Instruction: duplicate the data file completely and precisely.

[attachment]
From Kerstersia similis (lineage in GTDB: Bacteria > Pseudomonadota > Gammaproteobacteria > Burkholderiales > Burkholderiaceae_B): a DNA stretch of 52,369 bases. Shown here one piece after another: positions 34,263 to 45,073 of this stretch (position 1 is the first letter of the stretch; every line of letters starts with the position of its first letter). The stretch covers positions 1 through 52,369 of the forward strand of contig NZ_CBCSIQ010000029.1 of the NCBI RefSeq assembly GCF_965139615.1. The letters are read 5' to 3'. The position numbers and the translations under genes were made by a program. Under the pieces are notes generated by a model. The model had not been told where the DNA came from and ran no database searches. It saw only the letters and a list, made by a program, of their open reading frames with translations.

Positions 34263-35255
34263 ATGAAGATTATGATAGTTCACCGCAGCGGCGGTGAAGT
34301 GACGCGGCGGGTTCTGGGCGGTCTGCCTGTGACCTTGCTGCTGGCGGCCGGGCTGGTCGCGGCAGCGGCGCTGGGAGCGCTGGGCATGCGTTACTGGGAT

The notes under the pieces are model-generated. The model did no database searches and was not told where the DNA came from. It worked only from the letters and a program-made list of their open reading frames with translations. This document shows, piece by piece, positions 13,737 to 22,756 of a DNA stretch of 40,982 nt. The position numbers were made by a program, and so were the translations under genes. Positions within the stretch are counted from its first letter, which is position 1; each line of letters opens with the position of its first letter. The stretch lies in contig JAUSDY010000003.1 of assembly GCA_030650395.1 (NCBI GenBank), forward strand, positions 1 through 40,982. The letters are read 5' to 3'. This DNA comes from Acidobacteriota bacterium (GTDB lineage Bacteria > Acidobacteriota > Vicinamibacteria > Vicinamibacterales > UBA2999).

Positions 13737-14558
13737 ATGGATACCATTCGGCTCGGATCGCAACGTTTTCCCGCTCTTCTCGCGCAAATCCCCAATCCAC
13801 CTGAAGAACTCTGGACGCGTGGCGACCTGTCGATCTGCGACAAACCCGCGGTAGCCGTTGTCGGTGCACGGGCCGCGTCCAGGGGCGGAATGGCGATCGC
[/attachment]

From Kerstersia similis (lineage in GTDB: Bacteria > Pseudomonadota > Gammaproteobacteria > Burkholderiales > Burkholderiaceae_B): a DNA stretch of 52,369 bases. Shown here one piece after another: positions 34,263 to 45,073 of this stretch (position 1 is the first letter of the stretch; every line of letters starts with the position of its first letter). The stretch covers positions 1 through 52,369 of the forward strand of contig NZ_CBCSIQ010000029.1 of the NCBI RefSeq assembly GCF_965139615.1. The letters are read 5' to 3'. The position numbers and the translations under genes were made by a program. Under the pieces are notes generated by a model. The model had not been told where the DNA came from and ran no database searches. It saw only the letters and a list, made by a program, of their open reading frames with translations.

Positions 34263-35255
34263 ATGAAGATTATGATAGTTCACCGCAGCGGCGGTGAAGT
34301 GACGCGGCGGGTTCTGGGCGGTCTGCCTGTGACCTTGCTGCTGGCGGCCGGGCTGGTCGCGGCAGCGGCGCTGGGAGCGCTGGGCATGCGTTACTGGGAT

The notes under the pieces are model-generated. The model did no database searches and was not told where the DNA came from. It worked only from the letters and a program-made list of their open reading frames with translations. This document shows, piece by piece, positions 13,737 to 22,756 of a DNA stretch of 40,982 nt. The position numbers were made by a program, and so were the translations under genes. Positions within the stretch are counted from its first letter, which is position 1; each line of letters opens with the position of its first letter. The stretch lies in contig JAUSDY010000003.1 of assembly GCA_030650395.1 (NCBI GenBank), forward strand, positions 1 through 40,982. The letters are read 5' to 3'. This DNA comes from Acidobacteriota bacterium (GTDB lineage Bacteria > Acidobacteriota > Vicinamibacteria > Vicinamibacterales > UBA2999).

Positions 13737-14558
13737 ATGGATACCATTCGGCTCGGATCGCAACGTTTTCCCGCTCTTCTCGCGCAAATCCCCAATCCAC
13801 CTGAAGAACTCTGGACGCGTGGCGACCTGTCGATCTGCGACAAACCCGCGGTAGCCGTTGTCGGTGCACGGGCCGCGTCCAGGGGCGGAATGGCGATCGC